Simpson co-defendant again asks for trial postponement

O.J. Simpson's only remaining co-defendant made a last-ditch pitch Wednesday to persuade a judge to postpone the start of their armed robbery and kidnapping trial.

A lawyer for Clarence "C.J." Stewart filed a motion asking Clark County District Court Judge Jackie Glass for a delay of the Sept. 8 trial until the Nevada Supreme Court considers his request for a separate trial.

Attorney Robert Lucherini argues it will be impossible for Stewart to get a fair trial because of Simpson's celebrity.

Glass has twice rejected requests for a separate trial. The judge pushed back the trial date once, from April 7, but says she won't do it again.

A Supreme Court clerk said the justices hadn't scheduled discussions on Lucherini's Aug. 4 appeal for a separate trial.

Stewart is one of five men who accompanied Simpson Sept. 13 during a confrontation with two sports memorabilia dealers at a Las Vegas casino hotel room.

Stewart, 54, and Simpson, 61, have pleaded not guilty to felony charges of kidnapping, armed robbery and assault with a deadly weapon.

A kidnapping conviction carries the possibility of life in prison with the possibility of parole, and a robbery conviction would mean mandatory prison time.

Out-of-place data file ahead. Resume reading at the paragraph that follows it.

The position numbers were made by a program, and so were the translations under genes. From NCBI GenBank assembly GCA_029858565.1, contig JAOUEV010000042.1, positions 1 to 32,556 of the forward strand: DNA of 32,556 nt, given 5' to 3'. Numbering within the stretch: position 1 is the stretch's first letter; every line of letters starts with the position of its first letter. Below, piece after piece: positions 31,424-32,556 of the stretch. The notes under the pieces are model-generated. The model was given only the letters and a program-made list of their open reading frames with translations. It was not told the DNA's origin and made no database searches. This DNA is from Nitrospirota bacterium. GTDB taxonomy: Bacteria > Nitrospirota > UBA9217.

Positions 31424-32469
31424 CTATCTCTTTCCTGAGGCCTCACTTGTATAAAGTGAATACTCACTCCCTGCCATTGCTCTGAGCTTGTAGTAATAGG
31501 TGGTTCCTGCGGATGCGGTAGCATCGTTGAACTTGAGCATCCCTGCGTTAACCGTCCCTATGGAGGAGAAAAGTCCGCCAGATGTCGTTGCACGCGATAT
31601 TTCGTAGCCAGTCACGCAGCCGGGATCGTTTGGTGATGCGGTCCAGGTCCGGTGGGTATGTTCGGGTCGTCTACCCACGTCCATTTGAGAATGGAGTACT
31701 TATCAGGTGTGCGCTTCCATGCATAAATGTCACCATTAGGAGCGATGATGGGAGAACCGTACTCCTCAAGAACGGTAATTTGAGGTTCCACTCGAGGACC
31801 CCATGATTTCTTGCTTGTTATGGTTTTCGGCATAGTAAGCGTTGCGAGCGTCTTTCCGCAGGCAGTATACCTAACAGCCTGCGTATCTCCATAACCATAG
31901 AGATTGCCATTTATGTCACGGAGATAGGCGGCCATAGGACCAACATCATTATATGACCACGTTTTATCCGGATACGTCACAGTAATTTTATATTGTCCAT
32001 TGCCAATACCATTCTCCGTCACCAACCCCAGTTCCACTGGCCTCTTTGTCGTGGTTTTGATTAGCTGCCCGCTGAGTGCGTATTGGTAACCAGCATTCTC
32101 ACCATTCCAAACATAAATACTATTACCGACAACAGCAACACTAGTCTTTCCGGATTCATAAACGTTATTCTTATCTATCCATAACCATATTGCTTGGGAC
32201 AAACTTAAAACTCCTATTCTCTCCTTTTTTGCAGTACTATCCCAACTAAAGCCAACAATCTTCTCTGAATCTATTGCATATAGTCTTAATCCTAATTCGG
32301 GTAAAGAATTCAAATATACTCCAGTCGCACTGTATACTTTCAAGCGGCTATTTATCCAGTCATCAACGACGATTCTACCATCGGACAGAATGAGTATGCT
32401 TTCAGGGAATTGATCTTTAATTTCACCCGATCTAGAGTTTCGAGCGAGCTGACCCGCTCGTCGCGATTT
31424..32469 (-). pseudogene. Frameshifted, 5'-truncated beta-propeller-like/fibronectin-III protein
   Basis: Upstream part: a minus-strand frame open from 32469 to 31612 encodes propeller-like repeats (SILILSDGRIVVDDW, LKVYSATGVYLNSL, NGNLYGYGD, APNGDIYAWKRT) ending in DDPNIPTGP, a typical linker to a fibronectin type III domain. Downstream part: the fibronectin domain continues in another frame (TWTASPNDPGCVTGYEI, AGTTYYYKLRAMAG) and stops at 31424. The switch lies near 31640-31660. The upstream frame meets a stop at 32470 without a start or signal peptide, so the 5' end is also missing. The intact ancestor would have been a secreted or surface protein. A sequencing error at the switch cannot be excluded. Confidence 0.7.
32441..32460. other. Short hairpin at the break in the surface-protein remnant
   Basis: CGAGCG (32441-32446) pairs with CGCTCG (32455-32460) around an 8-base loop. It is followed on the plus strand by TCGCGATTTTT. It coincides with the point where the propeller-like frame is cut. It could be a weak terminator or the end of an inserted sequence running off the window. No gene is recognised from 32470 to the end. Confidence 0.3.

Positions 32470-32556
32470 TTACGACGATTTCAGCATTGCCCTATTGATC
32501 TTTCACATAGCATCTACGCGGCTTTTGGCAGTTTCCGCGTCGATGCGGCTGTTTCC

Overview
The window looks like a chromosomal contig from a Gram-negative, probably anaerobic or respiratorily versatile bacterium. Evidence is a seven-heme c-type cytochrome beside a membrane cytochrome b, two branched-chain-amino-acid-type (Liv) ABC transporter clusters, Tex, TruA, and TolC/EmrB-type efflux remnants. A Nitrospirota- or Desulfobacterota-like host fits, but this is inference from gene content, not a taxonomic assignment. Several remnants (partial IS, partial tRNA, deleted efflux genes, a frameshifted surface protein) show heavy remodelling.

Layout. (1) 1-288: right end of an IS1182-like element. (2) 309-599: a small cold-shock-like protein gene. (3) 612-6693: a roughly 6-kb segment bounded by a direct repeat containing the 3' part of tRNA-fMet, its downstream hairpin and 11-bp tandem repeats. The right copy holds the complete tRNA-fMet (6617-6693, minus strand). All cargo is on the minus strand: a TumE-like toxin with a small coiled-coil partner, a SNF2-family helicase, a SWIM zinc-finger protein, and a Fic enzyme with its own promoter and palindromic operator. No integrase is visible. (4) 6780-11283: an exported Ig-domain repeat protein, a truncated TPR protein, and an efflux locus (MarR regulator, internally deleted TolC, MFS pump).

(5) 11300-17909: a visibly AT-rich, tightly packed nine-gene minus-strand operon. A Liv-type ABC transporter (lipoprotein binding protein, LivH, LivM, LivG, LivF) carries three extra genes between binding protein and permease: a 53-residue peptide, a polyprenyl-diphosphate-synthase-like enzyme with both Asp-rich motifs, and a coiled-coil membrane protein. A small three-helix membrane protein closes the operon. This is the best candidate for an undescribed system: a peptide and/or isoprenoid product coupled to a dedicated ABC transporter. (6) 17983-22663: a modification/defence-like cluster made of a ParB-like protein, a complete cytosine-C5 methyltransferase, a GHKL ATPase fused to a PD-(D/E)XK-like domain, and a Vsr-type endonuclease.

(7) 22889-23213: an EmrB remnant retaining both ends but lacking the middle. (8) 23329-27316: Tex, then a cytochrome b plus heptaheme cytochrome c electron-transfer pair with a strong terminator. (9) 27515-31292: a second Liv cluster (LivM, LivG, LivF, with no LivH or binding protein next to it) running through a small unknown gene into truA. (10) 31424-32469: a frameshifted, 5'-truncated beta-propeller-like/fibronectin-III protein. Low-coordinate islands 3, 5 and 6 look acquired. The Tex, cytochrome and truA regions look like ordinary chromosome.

Their four former co-defendants have accepted plea deals and agreed to testify against Simpson.

Lucherini argues in his state Supreme Court filing that it will be impossible for Stewart to get a fair trial partly because of Simpson's 1995 acquittal in Los Angeles of criminal charges that he murdered his ex-wife and her friend. The former Hall of Fame football player, actor and commercial pitchman was later found liable for the deaths of Nicole Brown Simpson and Ron Goldman, and was ordered to pay a $33.5 million civil judgment to Goldman's family.

Lucherini said a Las Vegas jury would be swayed by reminders of the "hideous murders that many people believe were committed by Mr. Simpson," and that Stewart could be convicted only because he was named as a defendant with Simpson.

Simpson maintains he went to the hotel room to retrieve items stolen from him, that he never saw guns in the room, didn't know anyone had guns, and never asked anyone to bring guns.

Stewart's lawyer has said Stewart believed Simpson was retrieving property that belonged to him.

A court spokesman said 500 people had been summoned for jury duty for the trial.